Int J Gastrointest Interv 2019; 8(1): 45-48  https://doi.org/10.18528/ijgii180041
Minimal invasive treatment of biliary leak after laparoscopic cholecystectomy
Pablo Agustin Acquafresca
DAICIM Foundation, Buenos Aires C1061AAT, Argentina
*DAICIM Foundation, Arenales 1640, 1° “A”, Buenos Aires C1061AAT, Argentina. E-mail address:pabloacquafresca@hotmail.com(P.A. Acquafresca). ORCID: https://orcid.org/0000-0002-9570-7249
Received: October 26, 2018; Revised: November 25, 2018; Accepted: November 25, 2018; Published online: January 31, 2019.
© Society of Gastrointestinal Intervention. All rights reserved.

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Abstract

The laparoscopic cholecystectomy has become one of the most common operations for treatment of symptomatic gallbladder disease. However significant postoperative biliary duct injuries can occur, leading to biliary leaks. Here we present a case where multiple abdominal collections are detected in a 64-year-old male patient who underwent laparoscopic cholecystectomy due to gallbladder stones two weeks prior. Percutaneous drainage under computed tomography guidance is implemented to treat the collections which result to be bilomas. After controlling the leak, an endoscopic retrograde cholangiopancreatography with papillotomy and stent placement is performed believing that the problem was settled in the cystic duct. But after observing that the leak increased with this treatment, an anatomical variation is suspected. A percutaneous transhepatic cholangiography is performed which confirm the diagnosis. In case of any deviation of a normal surgical post operatory, a biliary leak must be suspected. Surgeons nowadays must be trained in different diagnosis and treatment methods.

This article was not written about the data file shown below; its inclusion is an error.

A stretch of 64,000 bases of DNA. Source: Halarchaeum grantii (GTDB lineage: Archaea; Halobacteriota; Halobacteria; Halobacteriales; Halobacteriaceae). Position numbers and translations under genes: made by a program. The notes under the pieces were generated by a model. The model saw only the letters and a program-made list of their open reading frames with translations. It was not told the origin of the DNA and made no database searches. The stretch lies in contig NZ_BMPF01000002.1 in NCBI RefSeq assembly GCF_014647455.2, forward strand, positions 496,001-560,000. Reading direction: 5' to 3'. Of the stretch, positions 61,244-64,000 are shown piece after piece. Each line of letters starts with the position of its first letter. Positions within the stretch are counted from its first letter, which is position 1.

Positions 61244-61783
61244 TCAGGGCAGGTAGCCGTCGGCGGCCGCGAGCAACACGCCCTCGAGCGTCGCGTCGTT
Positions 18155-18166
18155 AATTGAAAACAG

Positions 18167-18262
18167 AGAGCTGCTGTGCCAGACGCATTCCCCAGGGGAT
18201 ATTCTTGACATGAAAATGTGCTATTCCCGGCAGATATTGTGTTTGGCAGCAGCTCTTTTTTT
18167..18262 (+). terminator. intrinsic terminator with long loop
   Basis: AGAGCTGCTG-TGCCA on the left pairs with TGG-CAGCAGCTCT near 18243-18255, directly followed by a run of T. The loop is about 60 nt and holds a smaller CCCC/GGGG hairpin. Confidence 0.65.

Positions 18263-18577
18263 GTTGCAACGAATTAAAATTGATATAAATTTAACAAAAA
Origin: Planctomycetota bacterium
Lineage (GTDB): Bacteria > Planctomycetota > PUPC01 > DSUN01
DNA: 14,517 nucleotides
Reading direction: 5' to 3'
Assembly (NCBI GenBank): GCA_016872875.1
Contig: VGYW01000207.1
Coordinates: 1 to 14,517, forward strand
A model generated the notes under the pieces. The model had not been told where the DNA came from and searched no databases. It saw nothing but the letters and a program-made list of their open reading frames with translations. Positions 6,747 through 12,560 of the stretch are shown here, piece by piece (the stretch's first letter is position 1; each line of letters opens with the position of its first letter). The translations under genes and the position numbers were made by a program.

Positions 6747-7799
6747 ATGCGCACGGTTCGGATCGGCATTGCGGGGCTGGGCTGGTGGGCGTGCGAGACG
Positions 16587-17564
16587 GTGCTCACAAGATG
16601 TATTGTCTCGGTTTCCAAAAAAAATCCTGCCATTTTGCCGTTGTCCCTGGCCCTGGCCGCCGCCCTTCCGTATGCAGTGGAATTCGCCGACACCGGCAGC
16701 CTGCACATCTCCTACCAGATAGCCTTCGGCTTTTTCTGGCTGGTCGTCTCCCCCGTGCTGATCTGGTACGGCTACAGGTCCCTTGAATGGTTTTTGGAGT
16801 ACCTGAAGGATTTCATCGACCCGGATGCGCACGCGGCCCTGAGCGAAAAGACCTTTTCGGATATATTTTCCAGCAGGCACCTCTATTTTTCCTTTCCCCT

Keywords: Bile ducts, Biliary fistula, Cholangiography, Cystic duct, Radiology, interventional
Introduction